Yeah I would recommend everyone running on their own port, but keep everyone's development environment completely separate (even lib), and make sure all dev code is controlled by CVS.

      If the developers talk to each other enough they'll be able to work out any weirdness possibly resulting from changes to lib (hopefully anyone changing lib isn't going to hack-and-slash their way thru it ...)

        One nice side effect of everyone using and building their own web server is that every one of the developers will know how to get the site up and running, so if things go wrong, any one of them can help out as opposed to the usual shrugging of shoulders and pointing of fingers.
      On a different note, the app server framework I developed supports dynamic loading of modules when they change (not going through Apache::Registry), thus eliminating the restart problem.

      Why not just use Apache::Reload or Apache::StatINC? They accomplish exactly the same thing as you describe above. A:Reload also allows selective reloading of modules IIC. But they also have the advantage of having been around a while & well tested. Is there something special your module does? I love to reinvent the wheel myself, but sometimes it's better not to do so. :-)

Re (tilly) 1: Team development on mod_perl + apache
by tilly (Archbishop) on Feb 19, 2002 at 06:42 UTC
    I was thinking about exactly this problem when I wrote Versioned modules. Unfortunately that wasn't the direction that that project wound up going in so I have never really pushed that code.

    I have no interest in maintaining said module. If someone wants to take it, try it out, and load to CPAN, you have my blessing. (Probably needs a new name, a better decide_version, the ability to handle different @INCs for different developers, that kind of thing.)

Re: Team development on mod_perl + apache
by Starky (Chaplain) on Feb 20, 2002 at 09:53 UTC
    I will second and third many of the above responses: Having each developer with an Apache instance on their workstation is not a bad thing at all.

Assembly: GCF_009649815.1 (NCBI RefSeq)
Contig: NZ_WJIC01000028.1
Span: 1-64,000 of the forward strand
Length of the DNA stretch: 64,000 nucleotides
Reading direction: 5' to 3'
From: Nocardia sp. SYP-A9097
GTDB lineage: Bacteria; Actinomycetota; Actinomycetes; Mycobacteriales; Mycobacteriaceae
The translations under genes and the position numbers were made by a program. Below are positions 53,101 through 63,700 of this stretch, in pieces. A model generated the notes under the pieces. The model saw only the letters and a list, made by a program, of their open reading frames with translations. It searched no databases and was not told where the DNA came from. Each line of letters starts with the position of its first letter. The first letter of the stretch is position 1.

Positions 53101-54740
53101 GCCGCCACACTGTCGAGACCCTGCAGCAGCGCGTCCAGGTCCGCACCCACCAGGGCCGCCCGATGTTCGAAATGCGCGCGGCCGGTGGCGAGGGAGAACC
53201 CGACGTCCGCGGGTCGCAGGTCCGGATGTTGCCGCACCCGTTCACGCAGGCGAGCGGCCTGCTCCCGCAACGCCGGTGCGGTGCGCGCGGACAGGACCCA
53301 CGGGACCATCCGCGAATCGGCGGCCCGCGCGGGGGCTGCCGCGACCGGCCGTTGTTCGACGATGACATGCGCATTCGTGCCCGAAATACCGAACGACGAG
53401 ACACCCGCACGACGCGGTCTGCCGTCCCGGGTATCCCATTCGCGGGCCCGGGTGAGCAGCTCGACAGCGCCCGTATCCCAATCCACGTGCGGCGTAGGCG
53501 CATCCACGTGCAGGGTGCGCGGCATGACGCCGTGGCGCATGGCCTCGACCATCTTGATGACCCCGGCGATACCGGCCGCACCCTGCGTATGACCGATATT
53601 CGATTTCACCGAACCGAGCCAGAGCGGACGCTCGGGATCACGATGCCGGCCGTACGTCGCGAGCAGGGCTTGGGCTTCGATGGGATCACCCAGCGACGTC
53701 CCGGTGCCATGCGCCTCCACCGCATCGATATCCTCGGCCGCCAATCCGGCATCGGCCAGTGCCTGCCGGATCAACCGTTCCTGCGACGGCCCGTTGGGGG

When major code changes need to be made that will result in things being broken for a substantial period of time, it saves everyone a good deal of heartache.

    In fact, I consider it one of the major advantages of using open source. If you were developing in Cold Fusion, you'd have to spend thousands of dollars a seat to give everyone a development environment they can wreak utter havoc on without fear.

    In order to develop successfully with more than a few developers, however, you have to be able to transition code from workstation to production in such a way as to ensure that any one developers' tweaks do not break anything as they move from their customized workstation to a generic production environment.

    That would entail:

    • Good code revisioning; e.g., with CVS
    • A multi-stage release process in which
      1. Developers commit working code to CVS
      2. The (working) code changes are checked out to a collective development environment which is maintained to be like the production environment, but which developers can feel free to make changes to (e.g., to the back end)
      3. Once the code passes muster on the development server, it is migrated by someone in charge of the release process to a QA server and a walk-through is done of the release process. The QA server should be kept as close to production as possible, mirroring the back end if you've got one. After the walk-through is successfully completed, the code changes are tested on the QA server. If either the walk-through or QA process is unsuccessful, the QA server is restored to its original state and you wash-rinse-repeat until everything goes smoothly.
      4. Only after the walk-through and QA are successful on the QA server is the code pushed to the production environment.
    • A rigorous release process in which only one or two people have access to the QA and production environments. All code changes must go through that person or persons before being considered for release.

    As a side benefit, your developers become much more familiar with the environment that their code runs in. They are better off because they have improved professionally, and you are better off because now you have a whole team that can help you diagnose critical production problems rather than just a handful of people.

    Hope this helps :-)

      Having once worked at a company that followed the above approach, I wholeheartedly recommend it. Developers have a local dev environment. Code is committed to HEAD in CVS. The communal dev server is updated from CVS daily or more often, so breakage is noticed quickly. Then QA does it's thing, and updating the live site is as simple as 'cvs update -r whatever; check db schema; apachectl restart'

      I was the newest developer at the company, and I updated the production servers more than once. In fact, it was so easy I was at first a bit scared about the whole process. (The boss didn't like production to throw 500 errors... Imagine that! :-)